This paper develops a line of thought started in Space Fighter (Actar Publishers Barcelona 2007), a design project with the Dutch firm MVRDV, the Berlage Institute and the Delft School of Design (DSD). Space Fighter found its name in Wargaming, the computer war game. It suggests an overview, an omnipotent view, the high end of our contemporary computer technology with the capacity to fly over stretches of land, making digital pictures of the earth, and at the same time engaging with Michael Speaks’ provisional and incomplete concept of gathering ‘intelligence’. Speaks’ idea of ‘intelligence’ is of course directly related to military thinking. But in the design process, with the students working on this model, we found that most of them stayed ‘on the ground’, Space Fighter never really took off to unexpected heights. It stayed on the ground, not unlike contemporary warfare where the horizontal takes precedent over vertical tactics. What students produced as end results were mainly knots of interconnected spatial problems, much like the Israeli-Palestinian conflict, which has an important urban component. But the real issue I want to raise is Michael Speaks’ ideas concerning the end of critical thinking, and to explore to what extent there is actually much more at stake in his notion of ‘intelligence’. For Speaks the times of criticism and social issues in architecture are over. We might be in a period of ‘after theory’ as Terry Eagleton suggests, (a book every architecture student should read), but there is still a lot to be done. I will conclude with a reflection on architecture as a ‘medium of the social’, explaining provisionally how we might relate research to design, relating to a building we recently built in Amsterdam.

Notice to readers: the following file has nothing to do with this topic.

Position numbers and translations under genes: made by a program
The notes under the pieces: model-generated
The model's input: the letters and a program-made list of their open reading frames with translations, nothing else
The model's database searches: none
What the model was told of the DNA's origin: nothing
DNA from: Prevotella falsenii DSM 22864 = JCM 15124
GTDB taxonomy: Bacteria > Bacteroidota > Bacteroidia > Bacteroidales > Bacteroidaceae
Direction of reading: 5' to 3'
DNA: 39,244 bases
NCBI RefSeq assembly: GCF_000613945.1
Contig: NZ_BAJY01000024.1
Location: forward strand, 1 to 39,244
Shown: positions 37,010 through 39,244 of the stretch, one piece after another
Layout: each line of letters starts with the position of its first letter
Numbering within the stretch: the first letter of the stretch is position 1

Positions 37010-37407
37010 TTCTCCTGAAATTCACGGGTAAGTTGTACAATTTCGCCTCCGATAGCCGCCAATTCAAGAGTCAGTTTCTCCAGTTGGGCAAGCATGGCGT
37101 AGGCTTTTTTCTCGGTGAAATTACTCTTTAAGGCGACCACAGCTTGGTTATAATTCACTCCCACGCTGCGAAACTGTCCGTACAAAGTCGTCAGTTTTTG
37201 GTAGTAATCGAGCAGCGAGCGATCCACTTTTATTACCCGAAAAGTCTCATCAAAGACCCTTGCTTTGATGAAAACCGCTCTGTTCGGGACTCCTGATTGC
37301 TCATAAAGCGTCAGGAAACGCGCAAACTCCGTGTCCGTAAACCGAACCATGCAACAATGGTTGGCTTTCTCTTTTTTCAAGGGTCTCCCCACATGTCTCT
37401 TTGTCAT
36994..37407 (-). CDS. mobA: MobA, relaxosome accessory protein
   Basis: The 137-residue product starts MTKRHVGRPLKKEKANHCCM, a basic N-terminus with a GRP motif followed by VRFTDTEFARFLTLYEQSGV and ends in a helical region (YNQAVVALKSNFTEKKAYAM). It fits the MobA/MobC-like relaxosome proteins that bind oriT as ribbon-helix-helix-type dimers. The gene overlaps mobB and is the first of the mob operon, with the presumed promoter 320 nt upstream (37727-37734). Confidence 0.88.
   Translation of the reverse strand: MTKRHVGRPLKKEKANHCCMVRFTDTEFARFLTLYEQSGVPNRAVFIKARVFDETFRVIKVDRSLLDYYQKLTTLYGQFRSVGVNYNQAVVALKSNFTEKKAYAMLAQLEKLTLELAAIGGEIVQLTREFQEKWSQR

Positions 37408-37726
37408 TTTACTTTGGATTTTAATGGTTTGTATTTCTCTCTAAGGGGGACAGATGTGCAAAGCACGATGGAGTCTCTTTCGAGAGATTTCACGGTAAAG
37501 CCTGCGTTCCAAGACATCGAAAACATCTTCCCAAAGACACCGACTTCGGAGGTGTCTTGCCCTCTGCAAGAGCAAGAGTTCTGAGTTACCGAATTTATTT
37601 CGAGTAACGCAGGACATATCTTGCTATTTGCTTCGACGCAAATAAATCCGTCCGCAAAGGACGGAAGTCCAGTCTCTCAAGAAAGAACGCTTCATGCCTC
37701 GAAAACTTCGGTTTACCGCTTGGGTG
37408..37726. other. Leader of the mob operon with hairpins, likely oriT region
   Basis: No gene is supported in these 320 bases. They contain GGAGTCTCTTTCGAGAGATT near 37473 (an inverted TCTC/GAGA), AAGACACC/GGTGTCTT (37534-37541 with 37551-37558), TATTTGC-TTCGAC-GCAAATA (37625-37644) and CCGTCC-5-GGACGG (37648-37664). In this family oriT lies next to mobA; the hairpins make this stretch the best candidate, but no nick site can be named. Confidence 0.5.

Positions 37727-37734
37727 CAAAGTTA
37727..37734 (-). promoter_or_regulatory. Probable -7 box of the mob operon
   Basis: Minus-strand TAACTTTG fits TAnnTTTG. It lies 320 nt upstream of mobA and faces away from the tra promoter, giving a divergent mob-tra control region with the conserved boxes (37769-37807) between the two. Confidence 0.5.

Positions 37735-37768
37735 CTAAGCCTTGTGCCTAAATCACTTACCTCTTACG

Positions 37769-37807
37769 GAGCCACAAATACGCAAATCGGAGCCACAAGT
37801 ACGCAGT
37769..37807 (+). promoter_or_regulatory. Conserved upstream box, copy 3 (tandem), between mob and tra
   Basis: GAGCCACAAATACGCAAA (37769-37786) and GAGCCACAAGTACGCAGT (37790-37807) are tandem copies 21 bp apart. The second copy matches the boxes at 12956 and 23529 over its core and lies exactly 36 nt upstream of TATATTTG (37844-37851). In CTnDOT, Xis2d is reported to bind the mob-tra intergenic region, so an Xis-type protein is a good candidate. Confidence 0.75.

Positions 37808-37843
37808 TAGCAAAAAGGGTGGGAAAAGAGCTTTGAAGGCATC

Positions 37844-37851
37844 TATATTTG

Arie Graafland is professor in Architecture Theory at the Faculty of Architecture, TU Delft and is currently Visiting Professor at the Dessau Institute of Architecture. After a three year technical education in Rotterdam, he studied sociology (VU) and philosophy (UvA) in Amsterdam. He worked for several years in urban research for the city of Arnhem. In 1978 he began his academic work in the department of Urbanism at the TU and in 1986 he received a PhD in architectural theory. In 1992 he became Associate Professor in the department of Architecture Theory where he continued to carry out research and education in both Architecture and Urban Theory. He has lectured internationally and published extensively in these areas. Dr. Graafland was awarded the Antoni van Leeuwenhoek chair in 1999 and founded the DSD in 2002. He is the editor of The Delft School of Design Series on Architecture and Urbanism with 010 Publishers. Together with Harry Kerssen he is principal of Kerssen Graafland Architects in Amsterdam. He resides in Amsterdam.